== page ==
For instance, establishing a logistics base in Latvia for trade with Europe seems to be a promising initiative. Access to the EU’s logistics centres will enable Kazakhstan and our neighbours to efficiently ship their cargo, and possibly the cargo of other CIS countries, as well as China, through Latvian ports to European markets and vice versa. There is an opportunity to utilise the new prospects thanks to the process of European integration, which creates a common market. One of the key factors determining the efficiency of the region as the “Gate of the Baltic Sea” is the quality of and accessibility to transport infrastructure.
Furthermore, strengthening the capacity of the private sector in the Central Asia countries also remains a promising area.
In this regard, we could consider a possibility of establishing a new, fourth platform of cooperation within the EU Strategy under the working name “Private sector development – Employment”. This will contribute to the improvement of national legislations of the countries in the region, harmonisation of legal and other standards, and the creation of more favourable conditions for business and employment.
I would like to join in condemning the terrorist attacks that took place on 22 March in Brussels and in expressing condolences to those who lost their loved ones. The very fact that the terrorist attacks took place near the EU headquarters indicates the danger and the arrogance of these criminals. The civilised world must react. Modern societies should not live in constant fear. International cooperation against terrorism can be effective if countries cooperate on the global, regional and bilateral levels. Coordinated cooperation between the countries and their special services and law enforcement agencies should be aimed at overcoming the contradictions existing between national legal systems and international law. Kazakhstan has initiated many initiatives on counter-terrorism. We have also repeatedly called for the adoption of a UN Comprehensive Convention on International Terrorism, which would establish a clear classification of international terrorism, as well as forms and methods of countries’ activities against this evil. That is why the President of Kazakhstan proposed the establishment under the UN auspices of a global counter-terrorism coalition (network) and to that end develop and adopt this comprehensive document.
Ladies and gentlemen!
We are aware that Central Asia, perhaps, is not a top priority for the EU. Particularly today, when Europe is in the process of dealing with the immigration crisis and faces considerable security challenges, both within and outside its borders.
At the same time, in light of the recent events in the Middle East, we must not forget about Afghanistan. The situation in that country remains complex. States in the region are fulfilling their duties to stabilise the country and contribute to its development. We believe this issue also concerns the EU and we look forward to a meaningful and inclusive cooperation. In this regard, Kazakhstan welcomes the EU-Afghanistan Conference scheduled for October, and intends to participate actively in it.
We believe it is necessary to intensify the work of the High-Level Security Dialogue. We understand not all the countries are similarly optimistic about the effectiveness of such a dialogue and prefer to cooperate on a bilateral basis. We believe it is necessary to discuss this issue more closely.
There are a number of examples of successful cooperation in this field. The Programme of Border Management in Central Asia (BOMCA) has entered its ninth stage. Central Asia Drug Action Programme (CADAP) is in its sixth stage. At the same time we would like to mention that the Central Asian countries have highlighted the issue regarding the need for the expansion of financing of these programmes.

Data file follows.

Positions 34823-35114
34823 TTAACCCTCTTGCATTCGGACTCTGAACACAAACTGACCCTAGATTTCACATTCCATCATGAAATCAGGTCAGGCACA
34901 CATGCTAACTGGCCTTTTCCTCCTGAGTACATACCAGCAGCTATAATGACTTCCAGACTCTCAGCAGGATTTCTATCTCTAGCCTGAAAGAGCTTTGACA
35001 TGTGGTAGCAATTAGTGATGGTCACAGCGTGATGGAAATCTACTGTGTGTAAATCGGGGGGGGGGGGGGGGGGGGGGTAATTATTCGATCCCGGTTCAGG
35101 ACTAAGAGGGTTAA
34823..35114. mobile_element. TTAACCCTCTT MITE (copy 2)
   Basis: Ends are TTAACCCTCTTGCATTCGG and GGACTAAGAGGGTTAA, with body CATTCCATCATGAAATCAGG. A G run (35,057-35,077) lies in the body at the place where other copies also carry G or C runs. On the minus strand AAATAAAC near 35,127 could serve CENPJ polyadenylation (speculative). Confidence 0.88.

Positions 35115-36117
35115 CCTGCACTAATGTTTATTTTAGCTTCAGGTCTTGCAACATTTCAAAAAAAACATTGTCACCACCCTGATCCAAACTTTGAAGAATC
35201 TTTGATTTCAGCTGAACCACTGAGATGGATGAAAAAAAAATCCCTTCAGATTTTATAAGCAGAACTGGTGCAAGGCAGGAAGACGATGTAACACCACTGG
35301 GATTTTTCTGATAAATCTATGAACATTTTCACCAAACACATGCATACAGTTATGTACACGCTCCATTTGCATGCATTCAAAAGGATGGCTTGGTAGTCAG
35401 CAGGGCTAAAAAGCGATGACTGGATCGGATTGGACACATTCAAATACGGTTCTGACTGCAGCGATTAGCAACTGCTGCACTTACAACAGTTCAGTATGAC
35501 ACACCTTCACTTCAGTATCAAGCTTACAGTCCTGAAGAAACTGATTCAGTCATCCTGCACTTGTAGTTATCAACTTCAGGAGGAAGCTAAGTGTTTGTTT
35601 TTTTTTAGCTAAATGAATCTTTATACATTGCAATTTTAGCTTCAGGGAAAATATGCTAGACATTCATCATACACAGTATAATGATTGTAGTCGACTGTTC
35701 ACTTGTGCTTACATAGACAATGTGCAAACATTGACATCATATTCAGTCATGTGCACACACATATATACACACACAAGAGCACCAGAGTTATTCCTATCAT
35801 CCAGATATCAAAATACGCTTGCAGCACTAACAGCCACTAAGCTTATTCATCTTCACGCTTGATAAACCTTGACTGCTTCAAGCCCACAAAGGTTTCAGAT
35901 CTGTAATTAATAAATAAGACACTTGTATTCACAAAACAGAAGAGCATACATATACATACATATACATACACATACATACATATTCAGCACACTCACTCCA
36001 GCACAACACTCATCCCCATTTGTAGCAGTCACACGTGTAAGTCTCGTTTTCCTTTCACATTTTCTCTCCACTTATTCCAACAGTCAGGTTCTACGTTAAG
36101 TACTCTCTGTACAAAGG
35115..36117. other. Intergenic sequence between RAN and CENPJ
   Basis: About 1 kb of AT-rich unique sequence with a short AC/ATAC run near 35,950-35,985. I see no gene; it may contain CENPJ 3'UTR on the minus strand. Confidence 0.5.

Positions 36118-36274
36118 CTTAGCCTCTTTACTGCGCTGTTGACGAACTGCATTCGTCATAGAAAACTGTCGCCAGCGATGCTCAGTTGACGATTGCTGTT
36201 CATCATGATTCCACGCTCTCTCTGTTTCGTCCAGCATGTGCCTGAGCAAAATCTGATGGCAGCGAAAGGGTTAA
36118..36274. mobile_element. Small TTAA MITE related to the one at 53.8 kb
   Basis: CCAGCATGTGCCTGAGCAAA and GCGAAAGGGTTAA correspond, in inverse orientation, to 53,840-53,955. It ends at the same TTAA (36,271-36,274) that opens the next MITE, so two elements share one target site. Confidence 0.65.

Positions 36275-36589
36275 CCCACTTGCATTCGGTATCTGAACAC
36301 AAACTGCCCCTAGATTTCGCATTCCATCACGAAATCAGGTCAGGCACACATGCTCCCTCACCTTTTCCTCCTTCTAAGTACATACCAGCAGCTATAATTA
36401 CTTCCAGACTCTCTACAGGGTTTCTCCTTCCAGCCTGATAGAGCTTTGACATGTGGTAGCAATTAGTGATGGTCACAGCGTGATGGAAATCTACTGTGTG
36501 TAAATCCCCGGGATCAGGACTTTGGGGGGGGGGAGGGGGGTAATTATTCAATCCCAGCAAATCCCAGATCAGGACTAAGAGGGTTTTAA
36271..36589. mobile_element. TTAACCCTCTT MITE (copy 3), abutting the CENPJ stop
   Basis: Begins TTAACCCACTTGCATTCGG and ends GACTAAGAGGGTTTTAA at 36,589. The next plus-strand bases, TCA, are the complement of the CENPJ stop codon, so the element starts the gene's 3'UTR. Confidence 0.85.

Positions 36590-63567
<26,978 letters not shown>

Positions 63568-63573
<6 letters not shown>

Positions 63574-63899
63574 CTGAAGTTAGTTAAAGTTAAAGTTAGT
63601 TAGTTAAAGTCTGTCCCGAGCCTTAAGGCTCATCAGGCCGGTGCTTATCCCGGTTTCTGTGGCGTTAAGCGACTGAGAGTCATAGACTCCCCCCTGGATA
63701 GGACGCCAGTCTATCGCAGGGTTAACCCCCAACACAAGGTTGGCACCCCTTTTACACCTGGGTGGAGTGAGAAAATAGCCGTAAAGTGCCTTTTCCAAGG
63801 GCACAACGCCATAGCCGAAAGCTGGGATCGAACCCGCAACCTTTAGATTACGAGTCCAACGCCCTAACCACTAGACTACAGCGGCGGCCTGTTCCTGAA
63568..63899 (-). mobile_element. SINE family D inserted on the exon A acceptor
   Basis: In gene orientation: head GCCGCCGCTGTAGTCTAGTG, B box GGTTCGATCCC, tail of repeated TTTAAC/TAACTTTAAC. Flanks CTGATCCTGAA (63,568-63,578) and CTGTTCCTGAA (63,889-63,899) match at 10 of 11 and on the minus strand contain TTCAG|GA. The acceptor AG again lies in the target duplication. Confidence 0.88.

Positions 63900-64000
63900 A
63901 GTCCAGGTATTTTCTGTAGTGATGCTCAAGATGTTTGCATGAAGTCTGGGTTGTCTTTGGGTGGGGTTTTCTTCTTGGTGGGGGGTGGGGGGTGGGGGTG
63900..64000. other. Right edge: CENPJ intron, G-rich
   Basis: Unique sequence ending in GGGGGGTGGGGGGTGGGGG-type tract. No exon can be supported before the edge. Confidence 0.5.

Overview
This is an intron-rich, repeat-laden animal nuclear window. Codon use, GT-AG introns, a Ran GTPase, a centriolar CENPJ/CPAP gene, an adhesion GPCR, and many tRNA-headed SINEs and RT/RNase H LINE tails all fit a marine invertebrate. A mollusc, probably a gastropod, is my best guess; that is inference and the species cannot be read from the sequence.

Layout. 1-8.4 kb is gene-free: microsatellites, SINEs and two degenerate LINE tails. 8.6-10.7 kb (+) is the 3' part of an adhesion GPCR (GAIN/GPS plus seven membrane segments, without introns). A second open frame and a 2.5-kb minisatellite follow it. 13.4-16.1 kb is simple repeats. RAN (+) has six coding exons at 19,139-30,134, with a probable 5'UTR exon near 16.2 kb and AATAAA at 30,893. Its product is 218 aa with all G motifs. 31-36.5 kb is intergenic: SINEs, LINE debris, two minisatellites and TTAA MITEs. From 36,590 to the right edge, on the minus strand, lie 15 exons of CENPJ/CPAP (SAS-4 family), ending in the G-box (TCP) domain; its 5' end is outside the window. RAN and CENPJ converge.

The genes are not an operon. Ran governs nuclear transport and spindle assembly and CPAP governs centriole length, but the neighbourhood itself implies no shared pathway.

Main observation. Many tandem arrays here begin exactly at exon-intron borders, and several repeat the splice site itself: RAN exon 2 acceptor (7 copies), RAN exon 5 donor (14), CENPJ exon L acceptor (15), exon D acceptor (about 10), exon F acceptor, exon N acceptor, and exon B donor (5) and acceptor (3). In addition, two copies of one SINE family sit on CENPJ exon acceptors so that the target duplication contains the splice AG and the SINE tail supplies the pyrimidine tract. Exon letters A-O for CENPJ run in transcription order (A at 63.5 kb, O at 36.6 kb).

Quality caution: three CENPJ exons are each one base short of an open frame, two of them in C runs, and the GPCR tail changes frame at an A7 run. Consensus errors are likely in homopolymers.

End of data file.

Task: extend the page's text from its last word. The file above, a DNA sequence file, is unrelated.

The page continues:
Education is one of the key instruments to be used against radicalization and extremism. In order to increase competitiveness of the region, governments urgently need qualified professionals. The European Union and Central Asian countries have a huge potential for cooperation in this area. The creation of an effective education system with European standards in the professional technical field is one area worth considering. It is no wonder that in the Baltic Assembly in 2016, Latvian representatives chose education as one of the key priorities for collaboration between the Baltic States.
In this context, we support the proposal to establish a dialogue platform that will deal with education.
Another important subject that I want to focus on is environmental and water management issues. We fully support the continuation of the implementation of the EU Water Initiative (EUWI-EECCA). We believe that main efforts should be focused on resuming direct dialogue between Central Asian countries, as well as the development and implementation of an agreement between these Central Asian countries on exchanging hydrological information.
In addition, we have proposed to consider the establishment of an investment fund for water issues in Central Asia with the assistance of external donors, as well as the International Centre for Water Resources Assessment in Almaty.
A separate area of cooperation could be the development of and an increase in the efficiency of public services and local government.
I would like to stress that Kazakhstan is ready for close cooperation in the framework of the Strategy, including in areas of technology, science, agriculture, construction, the oil and gas sector, metallurgy, pharmaceutical, defence industries, telecommunication infrastructure, energy conservation, energy efficiency and alternative energy.
The responsibility for providing real substance for the EU Strategy for Central Asia rests on us. We must achieve this objective in the interests of our people.
In conclusion, I would like to express hope that the expansion of the EU’s cooperation with Central Asian countries, especially, with Kazakhstan, will remain a priority for the EU and for Latvia.
Even though our countries are divided by a long distance, our people are connected by the common wish to live in peace, by the aspiration to strengthen friendship and mutually beneficial cooperation.
Latvians have a very good saying: “Reach out your hand if you want to reach the spoon”. So I encourage all the participants to join efforts in building stronger ties between the EU and Central Asia. And of course, to take part in the discussions and ask our speakers and experts many questions.
Thank you for your attention.